Mexicans and white Californians or rancheros also moved in. Land grants enabled profitable large scale cattle farming. Grape growing continued on old mission land but the baton had been passed. Then in 1847, the US annexed Alta California following war with Mexico. Gold was discovered the very next year and demand for wine and alcohol grew exponentially.

San Luis Obispo, home of early settler Pierre Dallidet


A man named Agoston Haraszthy arrived in California in 1849, buying a Sonoma vineyard in 1856, later to become Buena Vista. Haraszthy was born in Austro-Hungary and crucially for the future of the nascent wine industry he returned to Europe in order to send many thousands of cuttings back to California. He wrote about his trip thus guaranteeing himself a place in California’s wine history as the (somewhat disputed) ‘Father of Californian Wine’. Sonoma had already been established as a winemaking region even in the 1820s thanks to the demands of thirsty Mexican military commanders. In 1861 Charles Krug started Napa’s first commercial operation.

Miners with gold in a pan



The fortunes of Californian wine have ebbed and flown with successive man made and natural disasters but the industry was kickstarted by good old-fashioned avarice. The California Gold Rush brought settlers from far afield and the Sierra Foothills spawned many a winery as a result of the demand caused by these thirsty settlers. Zinfandel was planted because it made robust hearty high alcohol wine. Wines were no doubt rustic, boozy and meaty much like their imbibers.

The mining industry caused large scale damage to farmlands and rivers - floods caused by careless excavation, silt and diverted rivers clogged up the waterways. The once crystalline San Francisco bay became tainted and muddy. Trees were felled and riverbanks collapsed as hydraulic excavations, banned in 1884, gained pace.


San Francisco grew rich serving the gold mining industry and consequently became a hub for ancillary production.  Settlers seeking riches also needed machinery, housing, food and supplies. Crucially, many of the new settlers came from Europe and when gold prospecting failed them, wine making offered an alternative trade. A large and thirsty market awaited.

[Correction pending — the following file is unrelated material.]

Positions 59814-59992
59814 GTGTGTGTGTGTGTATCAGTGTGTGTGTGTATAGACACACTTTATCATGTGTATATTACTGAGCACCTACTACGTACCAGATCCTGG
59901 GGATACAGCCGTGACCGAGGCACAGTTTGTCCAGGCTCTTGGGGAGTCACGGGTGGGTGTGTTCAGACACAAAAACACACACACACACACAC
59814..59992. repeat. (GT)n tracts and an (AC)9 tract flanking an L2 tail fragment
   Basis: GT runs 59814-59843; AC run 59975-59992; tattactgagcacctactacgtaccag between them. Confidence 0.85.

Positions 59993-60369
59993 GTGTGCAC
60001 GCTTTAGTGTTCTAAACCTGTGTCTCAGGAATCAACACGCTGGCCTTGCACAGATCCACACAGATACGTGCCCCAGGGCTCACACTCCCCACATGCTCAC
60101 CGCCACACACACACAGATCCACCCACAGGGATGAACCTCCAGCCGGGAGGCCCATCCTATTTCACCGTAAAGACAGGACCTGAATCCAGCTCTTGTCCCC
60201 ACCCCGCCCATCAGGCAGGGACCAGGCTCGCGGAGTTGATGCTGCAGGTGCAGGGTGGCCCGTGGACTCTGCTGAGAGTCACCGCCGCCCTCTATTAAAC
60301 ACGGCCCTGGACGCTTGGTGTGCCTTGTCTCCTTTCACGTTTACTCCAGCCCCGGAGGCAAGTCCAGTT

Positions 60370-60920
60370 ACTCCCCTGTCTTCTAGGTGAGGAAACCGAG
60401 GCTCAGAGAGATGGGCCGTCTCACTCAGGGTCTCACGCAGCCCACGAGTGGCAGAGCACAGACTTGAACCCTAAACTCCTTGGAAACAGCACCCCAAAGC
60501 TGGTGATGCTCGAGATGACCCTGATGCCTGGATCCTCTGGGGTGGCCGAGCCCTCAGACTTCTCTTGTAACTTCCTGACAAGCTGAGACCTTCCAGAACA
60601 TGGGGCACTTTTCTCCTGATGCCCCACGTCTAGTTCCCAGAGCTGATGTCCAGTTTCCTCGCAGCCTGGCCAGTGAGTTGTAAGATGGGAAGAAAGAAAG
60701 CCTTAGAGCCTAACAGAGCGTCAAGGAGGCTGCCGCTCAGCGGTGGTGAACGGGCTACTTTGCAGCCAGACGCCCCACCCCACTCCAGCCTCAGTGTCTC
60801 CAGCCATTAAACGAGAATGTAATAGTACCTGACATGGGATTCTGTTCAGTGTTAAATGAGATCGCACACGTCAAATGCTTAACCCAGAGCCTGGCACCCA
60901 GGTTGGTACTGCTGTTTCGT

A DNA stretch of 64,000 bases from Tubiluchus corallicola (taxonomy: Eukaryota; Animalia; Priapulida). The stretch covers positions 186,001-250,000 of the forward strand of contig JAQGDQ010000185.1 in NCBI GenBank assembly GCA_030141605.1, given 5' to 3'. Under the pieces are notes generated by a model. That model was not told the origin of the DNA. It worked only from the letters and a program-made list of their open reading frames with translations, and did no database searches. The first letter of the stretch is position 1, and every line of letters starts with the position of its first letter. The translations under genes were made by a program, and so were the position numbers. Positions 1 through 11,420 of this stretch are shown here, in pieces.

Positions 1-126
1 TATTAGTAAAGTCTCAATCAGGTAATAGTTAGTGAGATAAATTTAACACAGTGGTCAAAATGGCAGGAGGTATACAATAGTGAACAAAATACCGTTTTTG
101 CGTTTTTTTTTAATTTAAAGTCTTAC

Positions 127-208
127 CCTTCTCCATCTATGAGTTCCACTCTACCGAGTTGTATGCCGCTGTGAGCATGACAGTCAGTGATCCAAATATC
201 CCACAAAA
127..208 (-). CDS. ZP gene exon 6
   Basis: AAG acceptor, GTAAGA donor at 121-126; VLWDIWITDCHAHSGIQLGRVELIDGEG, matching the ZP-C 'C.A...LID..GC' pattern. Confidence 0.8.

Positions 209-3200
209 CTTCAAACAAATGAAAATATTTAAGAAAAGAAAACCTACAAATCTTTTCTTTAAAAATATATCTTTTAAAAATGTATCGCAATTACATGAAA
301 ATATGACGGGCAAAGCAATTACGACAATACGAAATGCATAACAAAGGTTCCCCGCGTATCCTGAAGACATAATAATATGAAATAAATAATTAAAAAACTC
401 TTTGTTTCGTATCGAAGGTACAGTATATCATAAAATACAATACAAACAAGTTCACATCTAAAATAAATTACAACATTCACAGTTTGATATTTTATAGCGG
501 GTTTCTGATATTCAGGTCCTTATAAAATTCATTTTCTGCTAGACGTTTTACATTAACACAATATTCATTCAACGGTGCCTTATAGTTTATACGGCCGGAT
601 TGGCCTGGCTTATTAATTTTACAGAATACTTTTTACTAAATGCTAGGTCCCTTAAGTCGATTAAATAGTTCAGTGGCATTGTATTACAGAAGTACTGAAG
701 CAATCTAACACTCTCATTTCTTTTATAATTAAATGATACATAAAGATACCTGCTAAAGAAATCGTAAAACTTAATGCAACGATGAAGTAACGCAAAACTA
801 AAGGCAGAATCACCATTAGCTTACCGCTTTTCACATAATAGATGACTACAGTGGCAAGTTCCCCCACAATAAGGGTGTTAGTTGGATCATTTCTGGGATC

Wineries such as Schramsberg, Beringer, Fisher (now Myacamas) Inglenook and many others were established during this period. Thirty years after Charles Krug launched his seminal winery European grapes were springing up all over California. Phylloxera in faraway Europe further aided growth and by the 1890s Sonoma had more than 22,000 acres under vine and Napa 18,000.

The University of California began conducting important wine research and education in 1880. This facilitated a meteoric understanding of Californian terroir. Coastal regions were deemed perfect for fine wines. Mission was still the main variety but tens of others had now been planted.

The end of Prohibition 1933

Over-planting caused prices to drop in the 1890s just before Phylloxera hit the US. Prohibition was also waiting in the wings. Coming on the back of phylloxera, recession and the carnage of World War I, the effect was devastating. When Prohibition passed as Law in 1919 the wine industry was already on its knees. The meteoric rise of Californian wine had presaged an equally mighty fall.

Prohibition Agents and a then illegal still


Prohibition loopholes made many a gangster rich and many a home winemaker drunk. Allowances for medicinal and sacramental wine kept a few wineries open but a key allowance of two hundred gallons of fruit juice per household meant home brew was ubiquitous. It might be said that Prohibition strengthened or indeed created organised crime in America. Bootleggers fed the needs of Americans and at the same time established a gigantic network of bribery and corruption that permeated all echelons of society.

Post probation recovery was slow, essentially it was a case of starting afresh as existing wines were uninspiring and of poor quality. This led one despondent winery owner, George de Latour of Beaulieu in Napa, to journey to France for assistance. He hired French trained enologist Andre Tchelistcheff in 1938, it was to be an excellent choice. Tchelistcheff had trained at the French National Agronomy Institute and crucially had a scientific understanding of the requirements of making wine. His impact was huge. He defined the region’s future style by creating up market Cabernet Sauvignon. He introduced French oak ageing in small barrels and he understood the science of winemaking too. Oregon, Washington State and Carneros also benefited from his consultancy.

Mayacamas Mountains


Growth throughout the 1930s, 40s and 50s was pretty slow, though Mondavi brought Charles Krug and began to make fine wine. The significant investment Mondavi made reallly shined the spotlight on California. Diamond Creek, Chappellet and Spring Mountain were established about this time. Beringer, Mayacamas and Inglenook relaunched.